I only wish I had the opportunity to experience Chicago in it's less than glorious days, it would make me appreciate what we have even more than I do today.
it's funny how our thoughts can get locked in one place. when the first residential tower rose in the Loop (I believe it was the 80's; the one between Randolph and Lake, I believe a block or two west of State), that was breaking the rules. The Loop was NOT for residential. It was for offices, hotels, shopping, restaurants. NEVER HOUSING.

I missed out on the legit theatre era on Randolph, but in my 20's, it was still a big deal to go downtown to one of the remaining movie palaces (the Chicago, of course, and the State Lake across the street). Michigan Avenue had yet to be the draw it became with the openning of WTP. North of the river did not feel like downtown. I also remember before the Hancock and WTP went up, bill boards occupied the site, facing Michigan Ave. Can you believe?

It's hard to believe the number of places I remember (the S-curve on LSD, 12th Street Station, the rail yards north of Randolph, restuarants like Henrici's, the BlackHawk, dept. stores like Wieboldt's, Wards, Goldblatt's, the library in the cultural center....and the Prudential being the city's tallest...are long gone. OUCH!

I may have mentioned this elsewhere, but I remember taking the Evanston Express downtown and going through areas like North and Clyboun (el tracks, not subway) and seeing nothing but slums and looking out at the warehouses in River North which were still warhouses, or abandoned. And you just didn't go south of Congress or west of either Union or N'western stations: skid rows of the worse variety.
 

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Hey edsq25, it wasn't really Mrs. O'Leary's cow, now was it ? It was you, right ?!

J/K ! I'm happy for you, this present boom. I'm becoming a bit of a Chicago fan myself.
 

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InTheLoop said:
Thanks for your insight edsg... I have only been here since 1999, but even since 1999, I have been able to see so much change.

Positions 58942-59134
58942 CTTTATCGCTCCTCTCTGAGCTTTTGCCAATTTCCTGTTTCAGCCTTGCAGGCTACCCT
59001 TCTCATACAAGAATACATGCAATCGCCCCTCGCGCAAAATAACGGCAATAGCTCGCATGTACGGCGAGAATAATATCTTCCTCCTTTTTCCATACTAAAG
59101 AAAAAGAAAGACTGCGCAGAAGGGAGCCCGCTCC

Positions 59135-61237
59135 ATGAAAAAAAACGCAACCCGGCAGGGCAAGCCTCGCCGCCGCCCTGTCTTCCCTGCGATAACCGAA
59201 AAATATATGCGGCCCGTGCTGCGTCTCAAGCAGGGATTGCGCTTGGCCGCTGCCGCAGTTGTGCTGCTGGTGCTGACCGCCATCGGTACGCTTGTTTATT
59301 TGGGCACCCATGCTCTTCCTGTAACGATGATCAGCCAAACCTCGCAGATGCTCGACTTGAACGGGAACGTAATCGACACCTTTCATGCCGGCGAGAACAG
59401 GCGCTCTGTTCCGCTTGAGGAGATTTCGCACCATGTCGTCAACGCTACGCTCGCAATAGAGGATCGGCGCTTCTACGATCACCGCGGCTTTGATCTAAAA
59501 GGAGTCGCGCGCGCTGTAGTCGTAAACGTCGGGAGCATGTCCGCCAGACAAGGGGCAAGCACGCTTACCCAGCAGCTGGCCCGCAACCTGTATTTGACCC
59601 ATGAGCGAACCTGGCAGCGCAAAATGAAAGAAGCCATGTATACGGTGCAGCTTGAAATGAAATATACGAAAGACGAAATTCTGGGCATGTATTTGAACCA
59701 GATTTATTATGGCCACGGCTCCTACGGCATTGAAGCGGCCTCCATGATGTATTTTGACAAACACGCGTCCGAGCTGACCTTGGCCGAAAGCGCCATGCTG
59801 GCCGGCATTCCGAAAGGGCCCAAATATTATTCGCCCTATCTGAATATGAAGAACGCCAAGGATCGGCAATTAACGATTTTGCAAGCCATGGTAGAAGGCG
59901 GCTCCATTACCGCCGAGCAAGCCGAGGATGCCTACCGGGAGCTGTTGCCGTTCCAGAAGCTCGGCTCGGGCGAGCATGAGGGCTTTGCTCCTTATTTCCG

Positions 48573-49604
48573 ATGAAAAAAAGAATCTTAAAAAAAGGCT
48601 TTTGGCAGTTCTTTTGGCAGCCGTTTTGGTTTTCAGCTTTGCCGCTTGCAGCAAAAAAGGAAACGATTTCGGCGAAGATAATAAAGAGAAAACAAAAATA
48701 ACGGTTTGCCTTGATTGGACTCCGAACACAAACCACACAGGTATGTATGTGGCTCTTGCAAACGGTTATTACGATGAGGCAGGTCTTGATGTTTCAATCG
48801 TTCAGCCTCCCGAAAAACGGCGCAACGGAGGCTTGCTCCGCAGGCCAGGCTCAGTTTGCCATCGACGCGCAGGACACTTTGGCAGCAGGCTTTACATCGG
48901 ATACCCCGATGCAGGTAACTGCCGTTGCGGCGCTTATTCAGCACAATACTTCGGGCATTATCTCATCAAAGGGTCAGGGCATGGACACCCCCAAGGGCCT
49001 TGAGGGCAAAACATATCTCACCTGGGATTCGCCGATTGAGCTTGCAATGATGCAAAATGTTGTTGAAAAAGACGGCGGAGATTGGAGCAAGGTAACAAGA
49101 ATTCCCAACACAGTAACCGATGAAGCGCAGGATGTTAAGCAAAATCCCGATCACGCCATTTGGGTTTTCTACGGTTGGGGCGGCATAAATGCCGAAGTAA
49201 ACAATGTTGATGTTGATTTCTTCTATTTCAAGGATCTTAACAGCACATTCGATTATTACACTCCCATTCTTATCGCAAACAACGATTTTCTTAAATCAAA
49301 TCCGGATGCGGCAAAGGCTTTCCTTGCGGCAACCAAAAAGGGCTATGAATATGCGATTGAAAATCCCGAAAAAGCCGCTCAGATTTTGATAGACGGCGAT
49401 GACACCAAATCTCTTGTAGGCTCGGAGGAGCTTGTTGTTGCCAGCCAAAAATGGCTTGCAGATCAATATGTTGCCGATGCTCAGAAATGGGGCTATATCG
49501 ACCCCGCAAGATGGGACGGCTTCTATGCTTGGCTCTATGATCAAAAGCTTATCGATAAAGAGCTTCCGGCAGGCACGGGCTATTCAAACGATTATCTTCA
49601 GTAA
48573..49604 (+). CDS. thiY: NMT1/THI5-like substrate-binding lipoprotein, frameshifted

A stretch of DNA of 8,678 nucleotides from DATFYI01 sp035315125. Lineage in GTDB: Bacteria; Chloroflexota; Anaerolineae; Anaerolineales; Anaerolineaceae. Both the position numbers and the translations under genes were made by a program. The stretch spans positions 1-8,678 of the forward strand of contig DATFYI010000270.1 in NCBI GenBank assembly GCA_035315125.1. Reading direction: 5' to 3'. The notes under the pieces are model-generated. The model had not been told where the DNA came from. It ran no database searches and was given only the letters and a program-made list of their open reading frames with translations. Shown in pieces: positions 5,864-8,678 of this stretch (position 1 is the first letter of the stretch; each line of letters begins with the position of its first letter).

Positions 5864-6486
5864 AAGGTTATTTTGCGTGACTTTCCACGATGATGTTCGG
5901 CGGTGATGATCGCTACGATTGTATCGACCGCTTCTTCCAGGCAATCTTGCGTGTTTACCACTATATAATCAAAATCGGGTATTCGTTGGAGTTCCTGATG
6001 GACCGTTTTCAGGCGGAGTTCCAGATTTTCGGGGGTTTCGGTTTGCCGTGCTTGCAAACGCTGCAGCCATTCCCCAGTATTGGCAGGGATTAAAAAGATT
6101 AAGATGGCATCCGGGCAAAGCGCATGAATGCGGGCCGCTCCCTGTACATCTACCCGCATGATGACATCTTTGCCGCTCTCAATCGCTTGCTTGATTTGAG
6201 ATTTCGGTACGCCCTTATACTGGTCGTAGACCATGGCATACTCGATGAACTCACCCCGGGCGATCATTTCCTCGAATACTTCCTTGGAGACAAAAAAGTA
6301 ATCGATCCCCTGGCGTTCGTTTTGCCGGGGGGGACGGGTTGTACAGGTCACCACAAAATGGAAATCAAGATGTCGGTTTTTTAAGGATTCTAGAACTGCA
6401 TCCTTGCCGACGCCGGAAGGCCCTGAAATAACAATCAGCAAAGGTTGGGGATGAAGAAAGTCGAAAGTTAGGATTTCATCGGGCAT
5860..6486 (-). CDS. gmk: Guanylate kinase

In 1999, I would have never imagined I would have the opportunity to own a place in the Loop, much less on State Street in the center of it all. I remember my first visit in 1998, when I stayed at the Cass Hotel in River North (it was all I could afford), our hotel was surrounded by huge parking lots. My friend and I kept wonder why all the buildings were gone, and what was going to happen. I continue to be amazed by the huge number of highrise condos and apartments that have risen from all those parking lots. Often, when I am walk out my front door on State Street, or when I am walking back home from the Jewel-Osco at State and Grand, I get a very warm feeling inside when I once again realize that I am living in my very own paradise.
I only wish I had the opportunity to experience Chicago in it's less than glorious days, it would make me appreciate what we have even more than I do today.
I would absolutely love to check out Chicago from a decade ago and the decade before that and on. I would occupy myself years doing that.
 

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Discussion Starter · #18 ·
Dale said:
Hey edsq25, it wasn't really Mrs. O'Leary's cow, now was it ? It was you, right ?!

J/K ! I'm happy for you, this present boom. I'm becoming a bit of a Chicago fan myself.
what, we didn't go out drinking out s.w. of the Loop the way you guys do at Rush and Division today....and did wild and crazy things afterwards? Give me a break. Sure I knocked over a latern, but it's not like I left Wrigley Field and pissed on somebody's lawn!
 

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Discussion Starter · #20 ·
JivecitySTL said:
I had absolutely no idea that you were middle-aged. I thought for sure you were in your mid-to-late 20s. Damn! You are old-school Chicago!
OK, Jive, I am vintaged (I prefer seasoned, or getting better with time); but I'm not ready to be stuffed and put on display next to Sue at the Field yet!! :)